CHAPTER VI. THE BATTLE OF CHALONS, A.D. 451.
The confederate armies of Romans and Visigoths at last met their great adversary, face to face, on the ample battle-ground of the Chalons plains. Aetius commanded on the right of the allies; King Theodoric on the left; and Sangipan, king of the Alans, whose fidelity was suspected, was placed purposely in the centre and in the very front of the battle. Attila commanded his centre in person, at the head of his own countrymen, while the Ostrogoths, the Gepidae, and the other subject allies of the Huns, were drawn up on the wings. Some manoeuvring appears to have occurred before the engagement, in which Attila had the advantage, inasmuch as he succeeded in occupying a sloping hill, which commanded the left flank of the Huns. Attila saw the importance of the position taken by Aetius on the high ground, and commenced the battle by a furious attack on this part of the Roman line, in which he seems to have detached some of his best troops from his centre to aid his left. The Romans having the advantage of the ground, repulsed the Huns, and while the allies gained this advantage on their right, their left, under King Theodoric, assailed the Ostrogoths, who formed the right of Attila's army. The gallant king was himself struck down by a javelin, as he rode onward at the head of his men, and his own cavalry charging over him trampled him to death in the confusion. But the Visigoths, infuriated, not dispirited, by their monarch's fall, routed the enemies opposed to them, and then wheeled upon the flank of the Hunnish centre, which had been engaged in a sanguinary and indecisive contest with the Alans.
In this peril Attila made his centre fall back upon his camp; and when the shelter of its entrenchments and waggons had once been gained, the Hunnish archers repulsed, without difficulty, the charges of the vengeful Gothic cavalry. Aetius had not pressed the advantage which he gained on his side of the field, and when night fell over the wild scene of havoc, Attila's left was still unbroken, but his right had been routed, and his centre forced back upon his camp.
Expecting an assault on the morrow, Attila stationed his best archers in front of the cars and waggons, which were drawn up as a fortification along his lines, and made every preparation for a desperate resistance. But the "Scourge of God" resolved that no man should boast of the honour of having either captured or slain him; and he caused to be raised in the centre of his encampment a huge pyramid of the wooden saddles of his cavalry: round it he heaped the spoils and the wealth that he had won; on it he stationed his wives who had accompanied him in the campaign; and on the summit he placed himself, ready to perish in the flames, and baulk the victorious foe of their choicest booty, should they succeed in storming his defences.
But when the morning broke, and revealed the extent of the carnage, with which the plains were heaped for miles, the successful allies saw also and respected the resolute attitude of their antagonist. Neither were any measures taken to blockade him in his camp, and so to extort by famine that submission which it was too plainly perilous to enforce with the sword. Attila was allowed to march back the remnants of his army without molestation, and even with the semblance of success.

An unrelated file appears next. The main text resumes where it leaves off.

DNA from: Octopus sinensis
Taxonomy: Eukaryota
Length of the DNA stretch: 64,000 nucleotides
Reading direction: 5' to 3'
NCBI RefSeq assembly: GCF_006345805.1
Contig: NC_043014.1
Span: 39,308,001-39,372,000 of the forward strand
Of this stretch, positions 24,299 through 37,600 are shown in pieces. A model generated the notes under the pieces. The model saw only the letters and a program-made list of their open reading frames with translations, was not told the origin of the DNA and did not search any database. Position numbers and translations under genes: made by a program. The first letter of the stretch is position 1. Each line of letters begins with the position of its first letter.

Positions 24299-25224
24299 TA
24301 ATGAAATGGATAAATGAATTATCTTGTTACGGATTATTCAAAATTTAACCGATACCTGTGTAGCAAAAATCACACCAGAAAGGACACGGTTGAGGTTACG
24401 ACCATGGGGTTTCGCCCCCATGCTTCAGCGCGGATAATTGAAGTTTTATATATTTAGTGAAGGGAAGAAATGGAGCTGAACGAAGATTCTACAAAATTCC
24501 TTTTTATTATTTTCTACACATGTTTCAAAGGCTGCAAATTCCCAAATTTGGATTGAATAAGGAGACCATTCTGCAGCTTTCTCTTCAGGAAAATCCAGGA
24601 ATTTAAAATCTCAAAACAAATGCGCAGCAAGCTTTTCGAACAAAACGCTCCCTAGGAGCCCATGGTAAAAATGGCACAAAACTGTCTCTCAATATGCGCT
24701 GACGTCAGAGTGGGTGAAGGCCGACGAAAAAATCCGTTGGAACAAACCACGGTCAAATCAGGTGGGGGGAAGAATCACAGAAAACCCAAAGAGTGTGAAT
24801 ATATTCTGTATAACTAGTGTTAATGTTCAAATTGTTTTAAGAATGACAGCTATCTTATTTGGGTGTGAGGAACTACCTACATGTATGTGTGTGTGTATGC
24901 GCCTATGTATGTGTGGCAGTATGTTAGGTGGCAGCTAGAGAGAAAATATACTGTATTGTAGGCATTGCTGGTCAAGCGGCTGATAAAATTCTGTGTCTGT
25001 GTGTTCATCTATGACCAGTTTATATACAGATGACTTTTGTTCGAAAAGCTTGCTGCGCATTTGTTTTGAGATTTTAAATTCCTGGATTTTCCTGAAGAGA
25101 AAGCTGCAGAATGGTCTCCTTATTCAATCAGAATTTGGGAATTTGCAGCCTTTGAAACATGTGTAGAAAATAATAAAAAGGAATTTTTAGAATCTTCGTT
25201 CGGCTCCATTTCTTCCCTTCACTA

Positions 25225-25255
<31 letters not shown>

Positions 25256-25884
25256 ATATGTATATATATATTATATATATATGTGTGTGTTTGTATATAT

It is probable that the crafty Aetius was unwilling to be too victorious. He dreaded the glory which his allies the Visigoths had acquired; and feared that Rome might find a second Alaric in Prince Thorismund, who had signalized himself in the battle, and had been chosen on the field to succeed his father Theodoric. He persuaded the young king to return at once to his capital: and thus relieved himself at the same time of the presence of a dangerous friend, as well as of a formidable though beaten foe.
Attila's attacks on the Western, empire were soon renewed; but never with such peril to the civilized world as had menaced it before his defeat at Chalons. And on his death, two years after that battle, the vast empire which his genius had founded was soon dissevered by the successful revolts of the subject nations. The name of the Huns ceased for some centuries to inspire terror in Western Europe, and their ascendency passed away with the life of the great king by whom it had been so fearfully augmented. [If I seem to have given fewer of the details of the battle itself than its importance would warrant, my excuse must be, that Gibbon has enriched our language with a description of it, too long for quotation and too splendid for rivalry. I have not, however, taken altogether the same view of it that he has. The notes to Mr. Herbert's poem of "Attila" bring together nearly all the authorities on the subject.]
SYNOPSIS OF EVENTS BETWEEN THE BATTLE OF CHALONS, A.D. 451, AND THE BATTLE OF TOURS, 732.
A.D. 476. The Roman Empire of the West extinguished by Odoacer.
482. Establishment of the French monarchy in Gaul by Clovis.
455-482. The Saxons, Angles, and Frisians conquer Britain except the northern parts, and the districts along the west coast. The German conquerors found eight independent kingdoms.
533-568. The generals of Justinian, the Emperor of Constantinople, conquer Italy and North Africa; and these countries are for a short time annexed to the Roman Empire of the East.
568-570. The Lombards conquer great part of Italy.
570-627. The wars between the Emperors of Constantinople and the Kings of Persia are actively continued.
622. The Mahometan era of the Hegira. Mahomet is driven from Mecca, and is received as prince of Medina.
629-632. Mahomet conquers Arabia.
632-651. The Mahometan Arabs invade and conquer Persia.
632-709. They attack the Roman Empire of the East. They conquer Syria, Egypt, and Africa.
709-713. They cross the straits of Gibraltar, and invade and conquer Spain.